Multitasking and angst about its necessity have been studied for several decades, and Roman philosopher Publilius Syrus said in 100 B.C., "To do two things at once is to do neither."
Driven to distraction
Yet, multitasking is constant now. We do it because it is expected, but also because we believe we can -- sort of.
The truth, says, David Meyer, a Michigan psychologist and cognitive scientist who has run several studies on the subject, is we don't and can't do it well. We can if the tasks are simple and virtually automatic (think walking and chewing gum at the same time) but true, effective, efficient, meaningful multitasking is akin to jamming two TV signals down the same cable wire. You get static, not high-definition.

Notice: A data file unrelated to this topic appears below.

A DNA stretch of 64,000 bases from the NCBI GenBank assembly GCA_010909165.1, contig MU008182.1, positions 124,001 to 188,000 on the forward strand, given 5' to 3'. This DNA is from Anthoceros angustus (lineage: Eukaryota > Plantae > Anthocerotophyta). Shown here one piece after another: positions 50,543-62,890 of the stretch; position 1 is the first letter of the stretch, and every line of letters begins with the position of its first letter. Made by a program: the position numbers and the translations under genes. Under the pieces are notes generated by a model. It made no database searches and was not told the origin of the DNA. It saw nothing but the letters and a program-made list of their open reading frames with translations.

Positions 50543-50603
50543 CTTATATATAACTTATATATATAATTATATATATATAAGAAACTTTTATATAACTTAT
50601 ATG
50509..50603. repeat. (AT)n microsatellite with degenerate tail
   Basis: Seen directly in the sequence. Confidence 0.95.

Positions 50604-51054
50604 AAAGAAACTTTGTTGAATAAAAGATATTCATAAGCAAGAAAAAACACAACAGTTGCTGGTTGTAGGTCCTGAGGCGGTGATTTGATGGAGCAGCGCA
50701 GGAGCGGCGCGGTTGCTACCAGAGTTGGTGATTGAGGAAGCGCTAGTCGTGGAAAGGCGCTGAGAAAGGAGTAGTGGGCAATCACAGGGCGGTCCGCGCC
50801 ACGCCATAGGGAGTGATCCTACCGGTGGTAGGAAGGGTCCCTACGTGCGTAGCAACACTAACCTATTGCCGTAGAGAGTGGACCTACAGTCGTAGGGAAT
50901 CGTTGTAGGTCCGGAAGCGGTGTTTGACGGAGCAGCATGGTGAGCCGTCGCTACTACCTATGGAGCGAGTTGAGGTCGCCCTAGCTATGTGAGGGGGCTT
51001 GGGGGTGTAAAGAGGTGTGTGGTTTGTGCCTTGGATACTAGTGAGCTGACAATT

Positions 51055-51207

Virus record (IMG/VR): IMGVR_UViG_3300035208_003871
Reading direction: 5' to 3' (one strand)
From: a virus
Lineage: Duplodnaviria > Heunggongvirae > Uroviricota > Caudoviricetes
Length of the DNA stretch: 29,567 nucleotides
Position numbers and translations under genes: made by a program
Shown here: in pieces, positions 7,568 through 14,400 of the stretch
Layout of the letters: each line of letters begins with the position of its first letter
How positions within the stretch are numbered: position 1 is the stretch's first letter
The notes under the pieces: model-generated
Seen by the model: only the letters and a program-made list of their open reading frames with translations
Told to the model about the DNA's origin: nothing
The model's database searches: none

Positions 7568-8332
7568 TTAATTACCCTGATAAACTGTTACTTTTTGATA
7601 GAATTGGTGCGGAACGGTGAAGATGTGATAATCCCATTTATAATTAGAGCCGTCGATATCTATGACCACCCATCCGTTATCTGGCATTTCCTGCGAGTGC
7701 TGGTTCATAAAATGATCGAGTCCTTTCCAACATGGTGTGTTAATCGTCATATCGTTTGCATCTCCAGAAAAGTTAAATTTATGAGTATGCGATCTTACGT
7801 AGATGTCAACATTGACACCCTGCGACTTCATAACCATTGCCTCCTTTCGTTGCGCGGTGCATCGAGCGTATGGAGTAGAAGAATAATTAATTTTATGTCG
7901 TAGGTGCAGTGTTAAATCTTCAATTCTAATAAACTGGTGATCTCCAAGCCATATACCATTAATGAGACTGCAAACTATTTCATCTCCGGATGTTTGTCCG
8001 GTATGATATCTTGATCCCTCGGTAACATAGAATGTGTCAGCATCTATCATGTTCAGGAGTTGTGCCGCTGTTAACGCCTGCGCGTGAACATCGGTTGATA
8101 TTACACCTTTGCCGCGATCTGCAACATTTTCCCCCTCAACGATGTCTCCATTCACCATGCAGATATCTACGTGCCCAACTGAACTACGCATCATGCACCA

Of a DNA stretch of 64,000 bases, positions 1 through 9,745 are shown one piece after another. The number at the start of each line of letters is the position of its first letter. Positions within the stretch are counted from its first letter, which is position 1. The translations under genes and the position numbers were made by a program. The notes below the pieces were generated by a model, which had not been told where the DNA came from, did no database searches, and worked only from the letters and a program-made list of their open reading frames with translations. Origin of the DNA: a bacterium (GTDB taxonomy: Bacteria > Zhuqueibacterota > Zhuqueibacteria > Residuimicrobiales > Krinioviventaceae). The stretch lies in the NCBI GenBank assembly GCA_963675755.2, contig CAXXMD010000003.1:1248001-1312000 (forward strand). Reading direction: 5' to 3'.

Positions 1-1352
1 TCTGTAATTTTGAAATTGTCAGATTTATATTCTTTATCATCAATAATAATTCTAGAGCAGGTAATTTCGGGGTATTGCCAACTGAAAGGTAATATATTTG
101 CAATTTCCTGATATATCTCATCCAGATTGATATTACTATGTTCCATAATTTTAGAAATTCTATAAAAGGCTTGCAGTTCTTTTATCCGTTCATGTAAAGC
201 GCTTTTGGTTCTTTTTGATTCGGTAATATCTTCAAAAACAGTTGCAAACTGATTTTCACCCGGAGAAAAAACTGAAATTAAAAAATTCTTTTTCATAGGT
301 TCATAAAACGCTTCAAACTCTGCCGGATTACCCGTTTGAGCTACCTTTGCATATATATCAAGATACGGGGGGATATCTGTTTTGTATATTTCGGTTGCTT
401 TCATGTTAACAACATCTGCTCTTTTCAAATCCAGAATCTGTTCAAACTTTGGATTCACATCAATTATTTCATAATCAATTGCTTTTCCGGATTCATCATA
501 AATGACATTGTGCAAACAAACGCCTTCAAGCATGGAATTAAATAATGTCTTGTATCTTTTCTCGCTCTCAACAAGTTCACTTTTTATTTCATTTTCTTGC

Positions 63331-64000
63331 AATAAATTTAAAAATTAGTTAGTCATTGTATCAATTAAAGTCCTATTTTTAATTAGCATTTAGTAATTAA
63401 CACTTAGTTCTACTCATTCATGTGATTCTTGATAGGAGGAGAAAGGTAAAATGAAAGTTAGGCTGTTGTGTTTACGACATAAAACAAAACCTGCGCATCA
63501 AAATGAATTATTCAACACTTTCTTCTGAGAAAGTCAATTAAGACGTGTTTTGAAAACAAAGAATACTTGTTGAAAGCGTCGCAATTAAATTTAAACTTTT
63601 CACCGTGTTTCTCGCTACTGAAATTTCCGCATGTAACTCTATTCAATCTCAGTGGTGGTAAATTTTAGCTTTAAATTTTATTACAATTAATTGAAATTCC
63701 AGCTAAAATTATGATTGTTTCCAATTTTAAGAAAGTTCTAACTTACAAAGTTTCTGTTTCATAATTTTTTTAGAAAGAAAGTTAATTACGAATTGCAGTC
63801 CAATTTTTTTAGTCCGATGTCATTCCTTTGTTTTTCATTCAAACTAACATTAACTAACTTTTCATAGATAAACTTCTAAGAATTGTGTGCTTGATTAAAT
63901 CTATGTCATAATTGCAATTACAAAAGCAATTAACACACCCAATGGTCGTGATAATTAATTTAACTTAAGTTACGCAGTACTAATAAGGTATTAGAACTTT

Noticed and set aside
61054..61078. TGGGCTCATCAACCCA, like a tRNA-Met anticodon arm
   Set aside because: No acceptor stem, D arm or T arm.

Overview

Studies show that driving and talking on your cell phone at the same time dull reaction time when you need a split-second decision. Yet most of us do it. A recent PEMCO Insurance poll on driver distraction in Washington showed that although 58 percent of 600 responding drivers said they chat on the phone while they drive, it came in second to driving while eating; 65 percent of the respondents admitted doing that.
Women are commonly thought to be better multitaskers than men. They at least seem to have more practice. But Meyer says the sexes about tie in his studies. (Researchers at the University of Edinburgh do say tropical fish apparently have multitasking down, enabling them to concentrate on shoal-mates and predators at the same time.)